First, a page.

Many aspiring entrepreneurs immediately complete the paperwork requirements of being a legal company. Some will even press-on developing a strategy to scale their company’s infrastructure to enable rapid growth. Then, they sit back and wait to come knocking on their door! At this point, these folks have reached the “could” phase of your business success. They “could” be successful. However, to actually be successful, they must answer “why” they will be successful. .
This is the “could versus why”dilemma. When Government Contracting Academy founder, Randy Wimmer, launched his first company, he rapidly attained “could” status. He used to love daydreaming while mowing his lawn about his pending business success. He’d fantasize about going to a business networking conference and meeting an executive in a large company who would need his precise capabilities and knowledge.
Of course, this large company would want him to immediately support them. He would then negotiate a subcontract that he would rapidly grow and diversify over time. Before he got to the backyard, his thoughts would shift to buying a small Caribbean Island with the millions of dollars that were sure to come his way!
Of course, all of this “could” theoretically happen, but “why” would it happen? The large company probably had people on their staff who were just as knowledgeable as Randy for anything they would need. If they didn’t, then why wouldn’t they just hire somebody like him? And what value would his company, with zero qualifications, no past performance, and non-existing infrastructure provide a company like Lockheed Martin? Although luck is frequently an essential ingredient for success, most successful entrepreneurs realize that manna does not fall from the sky.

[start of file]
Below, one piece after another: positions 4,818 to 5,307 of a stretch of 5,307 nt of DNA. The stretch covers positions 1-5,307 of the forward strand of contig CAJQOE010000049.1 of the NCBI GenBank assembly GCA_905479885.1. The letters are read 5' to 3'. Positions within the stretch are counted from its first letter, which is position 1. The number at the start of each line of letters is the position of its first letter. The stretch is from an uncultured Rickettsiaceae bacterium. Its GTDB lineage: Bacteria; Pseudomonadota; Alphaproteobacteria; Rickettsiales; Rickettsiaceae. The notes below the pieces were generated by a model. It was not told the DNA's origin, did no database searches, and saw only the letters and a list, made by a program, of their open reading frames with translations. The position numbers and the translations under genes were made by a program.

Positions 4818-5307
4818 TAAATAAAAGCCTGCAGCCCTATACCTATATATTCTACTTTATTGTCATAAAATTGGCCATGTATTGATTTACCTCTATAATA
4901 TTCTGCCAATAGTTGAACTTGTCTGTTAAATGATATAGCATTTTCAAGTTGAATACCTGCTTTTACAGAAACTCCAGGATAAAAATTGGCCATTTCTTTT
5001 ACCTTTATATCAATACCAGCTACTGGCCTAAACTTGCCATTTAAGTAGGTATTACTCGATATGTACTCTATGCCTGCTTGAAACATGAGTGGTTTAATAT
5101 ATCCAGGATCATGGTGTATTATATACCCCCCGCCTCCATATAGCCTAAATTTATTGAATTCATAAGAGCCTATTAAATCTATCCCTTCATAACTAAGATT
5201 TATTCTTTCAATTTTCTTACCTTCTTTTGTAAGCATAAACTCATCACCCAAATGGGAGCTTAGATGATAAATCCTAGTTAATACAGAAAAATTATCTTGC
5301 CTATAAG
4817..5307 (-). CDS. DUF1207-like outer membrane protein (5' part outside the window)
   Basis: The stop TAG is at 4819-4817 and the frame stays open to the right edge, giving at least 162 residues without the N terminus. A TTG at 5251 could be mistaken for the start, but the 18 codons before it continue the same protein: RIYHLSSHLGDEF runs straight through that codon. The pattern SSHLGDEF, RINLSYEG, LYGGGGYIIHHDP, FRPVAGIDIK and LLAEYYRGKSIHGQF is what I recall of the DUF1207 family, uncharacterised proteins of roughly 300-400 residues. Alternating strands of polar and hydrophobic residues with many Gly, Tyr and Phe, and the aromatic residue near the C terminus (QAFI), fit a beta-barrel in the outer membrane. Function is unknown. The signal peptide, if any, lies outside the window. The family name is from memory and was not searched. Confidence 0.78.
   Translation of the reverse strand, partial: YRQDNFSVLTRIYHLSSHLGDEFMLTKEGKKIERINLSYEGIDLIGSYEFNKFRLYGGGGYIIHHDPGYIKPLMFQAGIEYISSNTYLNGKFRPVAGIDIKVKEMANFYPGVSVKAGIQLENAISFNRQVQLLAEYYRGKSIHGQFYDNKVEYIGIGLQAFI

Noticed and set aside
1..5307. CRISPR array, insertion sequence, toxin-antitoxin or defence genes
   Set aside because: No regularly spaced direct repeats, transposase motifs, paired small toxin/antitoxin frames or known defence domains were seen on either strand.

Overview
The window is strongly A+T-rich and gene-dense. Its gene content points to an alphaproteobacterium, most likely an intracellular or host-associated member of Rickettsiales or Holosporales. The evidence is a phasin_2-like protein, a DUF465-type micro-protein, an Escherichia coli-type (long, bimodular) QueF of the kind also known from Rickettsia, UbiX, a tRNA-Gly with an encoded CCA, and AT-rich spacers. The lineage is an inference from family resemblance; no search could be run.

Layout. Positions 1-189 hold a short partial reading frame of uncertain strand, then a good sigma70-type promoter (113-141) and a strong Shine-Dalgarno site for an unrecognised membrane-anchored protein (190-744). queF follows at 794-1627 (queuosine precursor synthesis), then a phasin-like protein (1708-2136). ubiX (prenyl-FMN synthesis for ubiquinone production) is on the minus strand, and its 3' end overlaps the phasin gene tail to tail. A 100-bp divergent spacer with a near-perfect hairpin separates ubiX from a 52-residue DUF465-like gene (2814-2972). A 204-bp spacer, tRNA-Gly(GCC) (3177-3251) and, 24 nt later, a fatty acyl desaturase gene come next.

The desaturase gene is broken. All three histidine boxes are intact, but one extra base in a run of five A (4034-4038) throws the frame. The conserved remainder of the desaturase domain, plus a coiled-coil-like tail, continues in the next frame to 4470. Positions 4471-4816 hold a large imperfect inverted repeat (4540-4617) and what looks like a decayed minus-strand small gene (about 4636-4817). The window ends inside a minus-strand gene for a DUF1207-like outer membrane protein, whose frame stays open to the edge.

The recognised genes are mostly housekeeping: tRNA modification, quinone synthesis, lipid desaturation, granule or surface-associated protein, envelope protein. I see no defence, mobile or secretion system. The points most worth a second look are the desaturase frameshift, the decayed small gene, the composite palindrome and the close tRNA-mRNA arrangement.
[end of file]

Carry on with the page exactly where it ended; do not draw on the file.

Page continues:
Over time, he learned to rely on the “could versus why” mental tool to assess the reasonableness of his business strategies. “Why” will this approach be successful? Rarely, he had doubt that it “could” work, but “why” will it work with a high degree of confidence?
Answering the “why” question forces a dramatic shift in your perspective to the deciding authority’s viewpoint. What are their requirements and how do you address them? What are the benefits that you are providing them? What unique attributes do you bring to the table, making you stand out from the rest of the world?
The “could versus why” tool led Randy down a path where he realized that he needed to differentiate his company from his competitors. Randy realized that his company not only had to be “legal,” it also had to be competitive! This is where a bit of “tough love” comes into play. Although the Small Business Set Aside Program is a great deal, it’s not a hand-out. Business is a contact sport, and you must beat your opponent. You must be better, faster, cheaper, better communicated, more accessible, more something than your competitors to give your potential customers the answer to your “why” question.